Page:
BIO_f_ssl() returns the SSL BIO_METHOD structure. BIO_set_ssl(), BIO_get_ssl(), BIO_set_ssl_mode(), BIO_set_ssl_renegotiate_bytes(), BIO_set_ssl_renegotiate_timeout() and BIO_get_num_renegotiates() return 1 on success or a value which is less than or equal to 0 if an error occurred. BIO_new_ssl(), BIO_new_ssl_connect() and BIO_new_buffer_ssl_connect() return a valid BIO structure on success or NULL if an error occurred. BIO_ssl_copy_session_id() returns 1 on success or 0 on error. BIO_do_handshake() returns 1 if the connection was established successfully. A zero or negative value is returned if the connection could not be established.
This SSL/TLS client example attempts to retrieve a page from an SSL/TLS web server. The I/O routines are identical to those of the unencrypted example in BIO_s_connect(3). BIO *sbio, *out; int len; char tmpbuf[1024]; SSL_CTX *ctx; SSL *ssl; /* XXX Seed the PRNG if needed. */ ctx = SSL_CTX_new(TLS_client_method()); /* XXX Set verify paths and mode here. */ sbio = BIO_new_ssl_connect(ctx); BIO_get_ssl(sbio, &ssl); if (ssl == NULL) { fprintf(stderr, "Can't locate SSL pointer\n"); ERR_print_errors_fp(stderr); exit(1); } /* XXX We might want to do other things with ssl here */ /* An empty host part means the loopback address */ BIO_set_conn_hostname(sbio, ":https"); out = BIO_new_fp(stdout, BIO_NOCLOSE); if (BIO_do_connect(sbio) <= 0) { fprintf(stderr, "Error connecting to server\n"); ERR_print_errors_fp(stderr); exit(1); } /* XXX Could examine ssl here to get connection info */ BIO_puts(sbio, "GET / HTTP/1.0\n\n"); for (;;) { len = BIO_read(sbio, tmpbuf, 1024); if (len <= 0) break; BIO_write(out, tmpbuf, len); } BIO_free_all(sbio); BIO_free(out); Here is a simple server example. It makes use of a buffering BIO to allow lines to be read from the SSL BIO using BIO_gets. It creates a pseudo web page containing the actual request from a client and also echoes the request to standard output. BIO *sbio, *bbio, *acpt, *out; int len; char tmpbuf[1024]; SSL_CTX *ctx; SSL *ssl; /* XXX Seed the PRNG if needed. */ ctx = SSL_CTX_new(TLS_server_method()); if (!SSL_CTX_use_certificate_file(ctx, "server.pem", SSL_FILETYPE_PEM) || !SSL_CTX_use_PrivateKey_file(ctx, "server.pem", SSL_FILETYPE_PEM) || !SSL_CTX_check_private_key(ctx)) { fprintf(stderr, "Error setting up SSL_CTX\n"); ERR_print_errors_fp(stderr); exit(1); } /* XXX Other things like set verify locations, EDH temp callbacks. */ /* New SSL BIO setup as server */ sbio = BIO_new_ssl(ctx, 0); BIO_get_ssl(sbio, &ssl); if (ssl == NULL) { fprintf(stderr, "Can't locate SSL pointer\n"); ERR_print_errors_fp(stderr); exit(1); } bbio = BIO_new(BIO_f_buffer()); sbio = BIO_push(bbio, sbio); acpt = BIO_new_accept("4433"); /* * By doing this when a new connection is established * we automatically have sbio inserted into it. The * BIO chain is now 'swallowed' by the accept BIO and * will be freed when the accept BIO is freed. */ BIO_set_accept_bios(acpt, sbio); out = BIO_new_fp(stdout, BIO_NOCLOSE); /* First call to BIO_do_accept() sets up accept BIO */ if (BIO_do_accept(acpt) <= 0) { fprintf(stderr, "Error setting up accept BIO\n"); ERR_print_errors_fp(stderr); exit(1); } /* Second call to BIO_do_accept() waits for incoming connection */ if (BIO_do_accept(acpt) <= 0) { fprintf(stderr, "Error accepting connection\n"); ERR_print_errors_fp(stderr); exit(1); } /* We only want one connection so remove and free accept BIO */ sbio = BIO_pop(acpt); BIO_free_all(acpt); if (BIO_do_handshake(sbio) <= 0) { fprintf(stderr, "Error in SSL handshake\n"); ERR_print_errors_fp(stderr); exit(1); } BIO_puts(sbio, "HTTP/1.0 200 OK\r\nContent-type: text/plain\r\n\r\n"); BIO_puts(sbio, "\r\nConnection Established\r\nRequest headers:\r\n"); BIO_puts(sbio, "--------------------------------------------------\r\n"); for (;;) { len = BIO_gets(sbio, tmpbuf, 1024); if (len <= 0) break; BIO_write(sbio, tmpbuf, len); BIO_write(out, tmpbuf, len); /* Look for blank line signifying end of headers*/ if (tmpbuf[0] == '\r' || tmpbuf[0] == '\n') break; } BIO_puts(sbio, "--------------------------------------------------\r\n"); BIO_puts(sbio, "\r\n"); BIO_flush(sbio); BIO_free_all(sbio);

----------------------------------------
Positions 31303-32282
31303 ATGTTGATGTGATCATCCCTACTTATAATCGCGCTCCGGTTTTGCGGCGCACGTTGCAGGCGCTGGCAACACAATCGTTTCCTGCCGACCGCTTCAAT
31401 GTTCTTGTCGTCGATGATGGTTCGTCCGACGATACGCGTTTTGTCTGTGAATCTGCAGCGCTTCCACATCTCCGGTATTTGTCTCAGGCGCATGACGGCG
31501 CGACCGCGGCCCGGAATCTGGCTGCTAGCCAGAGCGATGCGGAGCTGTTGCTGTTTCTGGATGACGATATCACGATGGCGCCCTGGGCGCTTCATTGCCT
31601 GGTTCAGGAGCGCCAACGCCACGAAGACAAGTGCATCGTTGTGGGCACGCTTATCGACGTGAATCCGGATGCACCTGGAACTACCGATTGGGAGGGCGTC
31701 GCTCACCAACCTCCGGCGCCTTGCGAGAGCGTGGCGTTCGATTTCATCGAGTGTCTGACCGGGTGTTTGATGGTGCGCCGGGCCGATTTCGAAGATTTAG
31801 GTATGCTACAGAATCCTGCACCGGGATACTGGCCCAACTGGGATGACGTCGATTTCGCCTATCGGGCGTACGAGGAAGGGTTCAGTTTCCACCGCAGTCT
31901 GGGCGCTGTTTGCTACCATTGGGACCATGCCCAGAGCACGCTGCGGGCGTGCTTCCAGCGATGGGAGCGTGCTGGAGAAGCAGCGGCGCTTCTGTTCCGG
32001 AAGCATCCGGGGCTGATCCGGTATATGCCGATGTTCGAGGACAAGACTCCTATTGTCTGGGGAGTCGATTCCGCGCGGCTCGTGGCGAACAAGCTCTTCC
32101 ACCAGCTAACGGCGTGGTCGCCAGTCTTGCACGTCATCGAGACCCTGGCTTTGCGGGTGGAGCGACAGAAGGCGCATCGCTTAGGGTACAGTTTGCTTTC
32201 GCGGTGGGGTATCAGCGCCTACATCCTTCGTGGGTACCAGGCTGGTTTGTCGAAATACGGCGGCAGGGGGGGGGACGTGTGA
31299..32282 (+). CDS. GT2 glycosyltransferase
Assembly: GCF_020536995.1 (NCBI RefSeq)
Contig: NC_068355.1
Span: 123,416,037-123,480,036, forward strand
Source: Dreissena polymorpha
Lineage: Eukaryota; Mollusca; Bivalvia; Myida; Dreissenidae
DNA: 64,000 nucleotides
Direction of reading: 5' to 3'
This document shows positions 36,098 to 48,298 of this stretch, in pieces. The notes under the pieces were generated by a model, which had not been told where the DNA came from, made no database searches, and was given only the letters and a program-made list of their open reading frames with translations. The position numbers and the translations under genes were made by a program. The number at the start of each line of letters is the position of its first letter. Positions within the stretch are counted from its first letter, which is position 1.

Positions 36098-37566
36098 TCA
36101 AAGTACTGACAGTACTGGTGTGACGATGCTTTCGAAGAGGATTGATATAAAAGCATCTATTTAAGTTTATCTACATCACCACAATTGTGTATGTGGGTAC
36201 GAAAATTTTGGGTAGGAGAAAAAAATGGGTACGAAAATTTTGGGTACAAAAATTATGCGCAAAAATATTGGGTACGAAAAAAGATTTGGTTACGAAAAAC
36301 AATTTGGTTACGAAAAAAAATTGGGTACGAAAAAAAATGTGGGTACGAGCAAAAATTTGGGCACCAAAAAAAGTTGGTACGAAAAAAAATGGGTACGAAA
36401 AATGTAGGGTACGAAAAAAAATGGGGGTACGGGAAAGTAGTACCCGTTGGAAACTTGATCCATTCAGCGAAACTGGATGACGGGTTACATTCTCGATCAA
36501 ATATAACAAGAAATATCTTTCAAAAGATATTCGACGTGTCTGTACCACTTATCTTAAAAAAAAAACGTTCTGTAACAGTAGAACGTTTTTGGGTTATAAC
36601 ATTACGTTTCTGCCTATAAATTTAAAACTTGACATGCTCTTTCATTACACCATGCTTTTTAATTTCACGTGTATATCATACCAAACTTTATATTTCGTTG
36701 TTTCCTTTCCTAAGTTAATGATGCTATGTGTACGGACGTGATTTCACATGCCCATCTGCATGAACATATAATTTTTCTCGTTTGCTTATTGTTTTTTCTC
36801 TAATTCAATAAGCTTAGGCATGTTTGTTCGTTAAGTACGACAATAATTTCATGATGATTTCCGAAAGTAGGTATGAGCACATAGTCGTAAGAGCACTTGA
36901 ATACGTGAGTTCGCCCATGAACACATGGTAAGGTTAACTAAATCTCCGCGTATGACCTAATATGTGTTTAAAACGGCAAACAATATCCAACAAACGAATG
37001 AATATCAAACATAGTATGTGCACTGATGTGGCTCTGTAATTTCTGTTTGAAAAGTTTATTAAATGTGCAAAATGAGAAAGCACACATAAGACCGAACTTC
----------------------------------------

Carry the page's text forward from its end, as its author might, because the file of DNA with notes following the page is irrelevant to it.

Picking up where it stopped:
In OpenSSL before 1.0.0 the BIO_pop() call was handled incorrectly, the I/O BIO reference count was incorrectly incremented (instead of decremented) and dissociated with the SSL BIO even if the SSL BIO was not explicitly being popped (e.g. a pop higher up the chain). Applications which included workarounds for this bug (e.g. freeing BIOs more than once) should be modified to handle this fix or they may free up an already freed BIO.
Copyright 2000-2022 The OpenSSL Project Authors. All Rights Reserved. Licensed under the Apache License 2.0 (the "License"). You may not use this file except in compliance with the License. You can obtain a copy in the file LICENSE in the source distribution or at <>. 3.0.14 2024-06-04 BIO_f_ssl(3)